While some go to the beach to frolic in the waves or hunt for seashells, you go there to read. Yes, you, who comes to the shoreline bearing nothing more than a satchel full of books and a comfortable chair from which to read them.
If you’re anything like us, your trove of writerly treasures includes a tantalizing mix of epics, suspense thrillers, intriguing nonfiction, and even the odd history or two, anything that’ll suck you in and leave you dizzy once you’re finished.
Though you may already have an arsenal of new reads picked out for your next beach day, why not give some of our favorites a look? They run the gamut from easy breezy to downright intense and are sure to make the perfect companions for a sunny day.
The Beach by Alex Garland
If your ideal beach read involves a ton of suspense, then The Beach by Alex Garland may just be the book for you. Set against the lush backdrop of Southeast Asia, the novel follows Richard who, upon receiving a mysterious map to “the Beach” from a fellow tourist, goes off on a quest to find the lagoon it identifies. The spot, as it turns out, has been a subject of traveler lore for decades, drawing hundreds to its hidden location off the coast of Thailand. Though Richard eventually finds the modern-day paradise, the community he stumbles upon there is anything but utopian. Thrilling and deliciously trashy, this page-turner is bound to keep you entertained on a lazy summer day.
438 Days by Jonathan Franklin
For those adventurous fellas in the bunch, we’d heartily recommend 438 Days: An Extraordinary True Story of Survival at Sea. As the title suggests, the book tells the tale of the longest documented survival of someone set adrift at sea. That someone is captain Salvador Alvarenga, who managed not only to endure 14 months navigating the uncharted waters of the Pacific but lived to share his story with journalist Jonathan Franklin. From the initial storm that sent him seaward to the unimaginable lengths he was willing to go to survive, this story’s a nail-biter from start to finish and isn’t one to be missed.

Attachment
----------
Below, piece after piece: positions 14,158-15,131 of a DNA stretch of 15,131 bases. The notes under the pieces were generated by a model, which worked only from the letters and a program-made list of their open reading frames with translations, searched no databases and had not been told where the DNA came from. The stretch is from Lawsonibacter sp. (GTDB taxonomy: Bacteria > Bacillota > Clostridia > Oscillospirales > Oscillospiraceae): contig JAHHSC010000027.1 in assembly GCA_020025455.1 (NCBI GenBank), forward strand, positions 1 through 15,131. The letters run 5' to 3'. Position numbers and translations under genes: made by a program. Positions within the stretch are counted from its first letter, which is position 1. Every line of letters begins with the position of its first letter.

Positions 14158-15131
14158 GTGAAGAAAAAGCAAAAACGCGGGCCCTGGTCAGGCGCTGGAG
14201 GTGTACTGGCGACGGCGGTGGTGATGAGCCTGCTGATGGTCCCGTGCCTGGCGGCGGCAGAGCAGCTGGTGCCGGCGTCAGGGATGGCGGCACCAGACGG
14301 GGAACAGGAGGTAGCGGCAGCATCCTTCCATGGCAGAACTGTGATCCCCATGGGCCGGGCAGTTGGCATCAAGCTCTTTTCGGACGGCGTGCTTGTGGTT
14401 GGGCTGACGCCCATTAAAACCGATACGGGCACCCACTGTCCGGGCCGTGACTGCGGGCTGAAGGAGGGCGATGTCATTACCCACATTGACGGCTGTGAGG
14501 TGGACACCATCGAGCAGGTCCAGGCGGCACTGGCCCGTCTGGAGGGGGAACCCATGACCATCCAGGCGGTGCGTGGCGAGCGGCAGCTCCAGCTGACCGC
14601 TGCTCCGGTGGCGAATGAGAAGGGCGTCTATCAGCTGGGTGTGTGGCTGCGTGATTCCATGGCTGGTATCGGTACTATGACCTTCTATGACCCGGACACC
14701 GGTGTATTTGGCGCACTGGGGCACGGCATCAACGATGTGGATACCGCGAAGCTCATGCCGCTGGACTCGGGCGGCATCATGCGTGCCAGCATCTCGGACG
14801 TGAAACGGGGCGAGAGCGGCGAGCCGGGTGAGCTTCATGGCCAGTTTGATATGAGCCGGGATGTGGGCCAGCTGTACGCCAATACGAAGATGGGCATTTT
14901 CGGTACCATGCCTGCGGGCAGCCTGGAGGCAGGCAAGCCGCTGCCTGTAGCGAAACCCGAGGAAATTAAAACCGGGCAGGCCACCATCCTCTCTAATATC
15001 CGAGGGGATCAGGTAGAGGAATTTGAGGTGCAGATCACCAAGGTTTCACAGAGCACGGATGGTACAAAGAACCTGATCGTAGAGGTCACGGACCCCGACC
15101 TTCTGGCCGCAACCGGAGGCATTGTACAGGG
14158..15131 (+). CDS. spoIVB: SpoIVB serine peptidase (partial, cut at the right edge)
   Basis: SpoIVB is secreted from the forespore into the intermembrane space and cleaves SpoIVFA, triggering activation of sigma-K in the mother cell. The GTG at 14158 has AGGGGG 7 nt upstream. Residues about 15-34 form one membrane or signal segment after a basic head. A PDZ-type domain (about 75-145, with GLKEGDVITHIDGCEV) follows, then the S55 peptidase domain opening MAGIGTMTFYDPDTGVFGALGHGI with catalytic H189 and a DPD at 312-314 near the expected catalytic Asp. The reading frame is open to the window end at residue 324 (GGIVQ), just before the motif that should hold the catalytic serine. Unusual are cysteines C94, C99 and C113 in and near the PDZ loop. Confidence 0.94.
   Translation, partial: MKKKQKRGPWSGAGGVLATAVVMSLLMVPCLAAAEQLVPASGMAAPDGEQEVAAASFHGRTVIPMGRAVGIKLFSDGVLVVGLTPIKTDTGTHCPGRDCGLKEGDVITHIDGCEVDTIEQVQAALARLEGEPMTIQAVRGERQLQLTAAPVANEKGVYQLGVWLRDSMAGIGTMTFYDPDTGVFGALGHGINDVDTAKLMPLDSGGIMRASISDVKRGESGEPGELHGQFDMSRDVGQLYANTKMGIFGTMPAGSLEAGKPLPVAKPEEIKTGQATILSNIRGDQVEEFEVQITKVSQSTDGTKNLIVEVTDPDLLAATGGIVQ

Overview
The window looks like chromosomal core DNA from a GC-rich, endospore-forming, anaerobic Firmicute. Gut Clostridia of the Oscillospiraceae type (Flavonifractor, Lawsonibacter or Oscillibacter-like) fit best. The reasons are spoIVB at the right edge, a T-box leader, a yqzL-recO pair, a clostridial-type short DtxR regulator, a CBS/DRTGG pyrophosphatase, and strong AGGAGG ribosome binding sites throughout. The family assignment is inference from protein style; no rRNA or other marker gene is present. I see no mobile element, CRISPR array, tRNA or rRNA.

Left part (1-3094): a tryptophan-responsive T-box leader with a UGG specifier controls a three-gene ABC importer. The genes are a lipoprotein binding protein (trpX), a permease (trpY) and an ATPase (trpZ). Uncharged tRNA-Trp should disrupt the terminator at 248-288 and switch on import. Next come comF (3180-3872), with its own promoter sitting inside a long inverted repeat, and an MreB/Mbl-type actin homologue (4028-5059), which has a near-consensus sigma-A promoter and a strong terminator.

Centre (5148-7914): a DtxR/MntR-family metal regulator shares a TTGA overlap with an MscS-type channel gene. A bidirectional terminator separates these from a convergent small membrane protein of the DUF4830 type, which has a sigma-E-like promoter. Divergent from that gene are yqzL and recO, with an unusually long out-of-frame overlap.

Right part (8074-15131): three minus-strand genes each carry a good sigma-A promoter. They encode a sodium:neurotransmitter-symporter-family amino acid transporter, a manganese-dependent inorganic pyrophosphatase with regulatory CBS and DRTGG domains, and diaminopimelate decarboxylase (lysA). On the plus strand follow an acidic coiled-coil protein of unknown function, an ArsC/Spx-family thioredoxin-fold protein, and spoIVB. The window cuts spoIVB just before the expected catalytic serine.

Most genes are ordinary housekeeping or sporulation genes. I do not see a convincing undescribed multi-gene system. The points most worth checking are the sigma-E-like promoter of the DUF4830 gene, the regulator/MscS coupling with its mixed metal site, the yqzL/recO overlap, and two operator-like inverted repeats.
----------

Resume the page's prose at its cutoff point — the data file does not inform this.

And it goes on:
Downriver by Heather Hansman
The Green River runs westward from the glaciers of Wyoming to the desert canyons of Utah. It snakes through ranches, cities, towns, mountains, and national parks, all the while providing water to over 33 million people. This necessary and vital source of life also happens to be under attack by overuse, poor regulation, and climate change. That’s the argument made in Downriver anyway, a somewhat unconventional beach read that sees reporter Heather Hansman telling the river’s story as she paddles from its source to its confluence, stopping along the way to speak to those who depend upon it most. Both lyrical and humorous, it’ll make you think and, hopefully, make you act.
Sea People: The Puzzle of Polynesia by Christina Thompson
Historical nonfiction meets mystery novel as writer Christina Thompson probes the depths of the Pacific. Specifically, she tracks the movements of the very first folks to settle the islands of the remote Pacific, a vast triangle that stretches from Hawaii to New Zealand to Easter Island. How did these intrepid adventurers make it across the sea with no modern day technology? How did they tame the land and cultivate a life out of these far-flung destinations? To find out, she speaks to linguists, historians, biologists, and other experts who have spent their lives trying to figure out the secret history of one of the most captivating regions in the world.
Cannery Row by John Steinbeck
Wanna dig into a classic for your next beach read? Then you may want to give Cannery Row a go. This sliver of a Steinbeck novel centers on Cannery Row, a real-life street lined with sardine canneries in Monterey, California. Drawing on the experiences of those who lived there during the Great Depression, Steinbeck crafts an intimate portrait of the tight-knit community, made up of marine biologists, factory workers, seafolk, store owners, and various other wayward citizens. The writing is dazzling, rich in detail, and supremely evocative, especially when Steinbeck allows himself to linger on descriptions of the sea. A potentially great pick for those in search of something slim that’s packed to the brim with excitement.
Atlas of Remote Islands by Judith Schalansky
Perfect for wide-eyed travelers, Atlas of Remote Islands is exactly what it sounds like — a detailed collection of islands that remain untouched by the hands of mankind. It’s a fascinating read, as much for its gorgeous writing as for the many maps that accompany the descriptions. Rooted in historical records and scientific reports, this is a must-read for those eager to learn more about the world around us. Plus, it’ll inspire some pretty intense wanderlust that may or may not ever get sated.
Calypso by David Sedaris
The beach read for guys who hate cheesy beach reads, Calypso is a hilarious, dark, and poignant book set against the backdrop of Sea Section, the author’s Carolina Coast vacation home. For fans of Sedaris, this memoir will hit all the right buttons as it features plenty of his iconic observational humor. For those new to the writer, the book still delights, as it navigates the tricky waters of middle age with equal parts tenderness, frustration, and gut-busting laughter. Though Sedaris imagined Sea Section would be a slice of Heaven free of his normal, everyday anxieties, what he discovers is something so innately human it hits like a sucker punch: It truly is impossible to take a vacation from yourself.
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